Suspensions of particles in liquid are found throughout nature and industry, for instance chocolate, toothpaste, slurries and ceramics. Understanding their flow properties is crucial to describing the natural world and characterising engineering processes. We are just beginning to unravel the dramatic influence that particle-particle interactions have on their flow behaviour when the liquid is Newtonian and the particles are hard, repulsive and monosized spheres (see Figure 1 and Ref ). In reality these conditions are rarely met: suspending liquids are often ‘viscoelastic’; particles are often soft or sticky or non-spherical and have large size distributions. How do the combined microphysics of these particle-level details control the resulting flow behaviour?
You will address this question using computational means, developing several key areas of expertise.
You will understand rheological characterisation of complex fluids;
Building upon codes developed in Edinburgh, you will implement particle-level force models to simulate bulk flow of suspensions.
You will develop post-processing techniques to generate viscosity and microstructural measurements;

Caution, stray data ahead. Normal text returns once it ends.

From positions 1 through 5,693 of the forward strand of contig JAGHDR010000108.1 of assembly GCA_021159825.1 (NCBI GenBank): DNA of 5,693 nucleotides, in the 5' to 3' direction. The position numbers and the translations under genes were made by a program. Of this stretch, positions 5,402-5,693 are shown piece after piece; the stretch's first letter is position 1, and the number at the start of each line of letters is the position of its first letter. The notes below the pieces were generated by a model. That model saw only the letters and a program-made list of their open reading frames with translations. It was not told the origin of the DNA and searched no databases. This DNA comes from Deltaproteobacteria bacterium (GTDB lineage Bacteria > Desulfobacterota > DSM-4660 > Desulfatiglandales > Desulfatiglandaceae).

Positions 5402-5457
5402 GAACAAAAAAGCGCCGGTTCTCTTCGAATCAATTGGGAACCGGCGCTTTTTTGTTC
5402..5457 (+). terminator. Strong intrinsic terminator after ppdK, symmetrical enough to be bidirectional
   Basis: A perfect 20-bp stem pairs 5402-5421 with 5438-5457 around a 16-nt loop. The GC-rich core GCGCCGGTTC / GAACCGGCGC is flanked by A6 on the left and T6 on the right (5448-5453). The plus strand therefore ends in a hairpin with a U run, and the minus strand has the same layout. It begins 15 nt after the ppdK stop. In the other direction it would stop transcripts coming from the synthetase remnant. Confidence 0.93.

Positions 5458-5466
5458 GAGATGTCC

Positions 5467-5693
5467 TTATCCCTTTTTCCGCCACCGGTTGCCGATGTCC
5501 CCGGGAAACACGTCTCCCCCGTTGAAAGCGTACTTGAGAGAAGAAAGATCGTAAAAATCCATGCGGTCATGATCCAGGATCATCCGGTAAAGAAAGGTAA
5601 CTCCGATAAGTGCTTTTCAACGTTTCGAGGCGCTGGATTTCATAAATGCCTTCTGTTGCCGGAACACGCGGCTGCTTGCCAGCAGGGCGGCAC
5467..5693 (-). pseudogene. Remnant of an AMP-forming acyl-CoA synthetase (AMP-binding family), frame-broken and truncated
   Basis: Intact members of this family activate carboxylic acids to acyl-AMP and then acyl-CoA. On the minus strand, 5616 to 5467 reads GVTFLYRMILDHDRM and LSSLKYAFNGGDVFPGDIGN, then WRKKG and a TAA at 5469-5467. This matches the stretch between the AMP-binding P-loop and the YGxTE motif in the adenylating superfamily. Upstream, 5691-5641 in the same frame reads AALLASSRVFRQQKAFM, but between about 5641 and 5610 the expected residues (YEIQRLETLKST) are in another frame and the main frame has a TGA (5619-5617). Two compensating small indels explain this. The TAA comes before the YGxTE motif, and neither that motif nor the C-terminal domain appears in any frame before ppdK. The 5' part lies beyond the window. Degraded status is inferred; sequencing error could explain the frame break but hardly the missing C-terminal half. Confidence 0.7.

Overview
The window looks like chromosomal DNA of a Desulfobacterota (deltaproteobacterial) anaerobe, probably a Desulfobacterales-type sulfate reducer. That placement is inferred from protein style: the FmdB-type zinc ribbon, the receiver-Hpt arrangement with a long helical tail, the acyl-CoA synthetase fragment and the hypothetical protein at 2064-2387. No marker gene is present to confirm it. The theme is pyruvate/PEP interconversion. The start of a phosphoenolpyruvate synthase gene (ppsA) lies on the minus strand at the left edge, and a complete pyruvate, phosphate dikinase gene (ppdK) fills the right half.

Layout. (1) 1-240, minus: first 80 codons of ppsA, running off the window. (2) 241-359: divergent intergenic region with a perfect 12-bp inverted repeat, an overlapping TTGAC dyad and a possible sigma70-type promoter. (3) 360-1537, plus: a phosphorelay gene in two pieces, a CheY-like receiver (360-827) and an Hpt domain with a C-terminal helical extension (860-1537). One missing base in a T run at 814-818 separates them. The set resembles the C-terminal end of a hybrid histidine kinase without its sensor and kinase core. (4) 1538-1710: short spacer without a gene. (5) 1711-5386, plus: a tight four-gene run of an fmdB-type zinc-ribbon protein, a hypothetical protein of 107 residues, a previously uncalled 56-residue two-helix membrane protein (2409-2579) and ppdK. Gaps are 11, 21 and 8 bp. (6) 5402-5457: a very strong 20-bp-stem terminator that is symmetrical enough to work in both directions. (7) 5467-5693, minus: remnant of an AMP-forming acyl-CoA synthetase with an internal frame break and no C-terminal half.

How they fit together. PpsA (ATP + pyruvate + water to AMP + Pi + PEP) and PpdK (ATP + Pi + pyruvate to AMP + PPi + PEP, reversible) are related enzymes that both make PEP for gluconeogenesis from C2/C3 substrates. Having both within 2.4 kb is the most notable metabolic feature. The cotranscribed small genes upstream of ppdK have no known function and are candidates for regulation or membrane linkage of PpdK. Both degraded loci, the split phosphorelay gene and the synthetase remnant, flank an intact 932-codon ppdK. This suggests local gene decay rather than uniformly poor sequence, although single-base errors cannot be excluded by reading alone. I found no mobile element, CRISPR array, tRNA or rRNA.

Your work will improve our fundamental understanding and guide constitutive model development.
This computational project is supervised by Dr Chris Ness (School of Engineering, University of Edinburgh). It will involve regular interaction with experimentalists both locally and globally. Interested candidates may contact the supervisor for further information (firstname.lastname@example.org), and may wish to prepare a 1-page research proposal on a specific area relevant to this theme.
 Ness, Christopher, Ryohei Seto, and Romain Mari. The physics of dense suspensions, Annual Review of Condensed Matter Physics 2022, 13:97-117
The University of Edinburgh is committed to equality of opportunity for all its staff and students, and promotes a culture of inclusivity. Please see details here: https://www.ed.ac.uk/equality-diversity
Applications are particularly welcome from candidates expecting to receive a first class degree in chemical engineering, physics, applied mathematics or a closely related subject.
Minimum entry qualification - an Honours degree at 2:1 or above (or International equivalent) in a relevant science or engineering discipline, possibly supported by an MSc Degree. Further information on English language requirements for EU/Overseas applicants.
Applications are welcomed from self-funded students, or students who are applying for scholarships from the University of Edinburgh or elsewhere.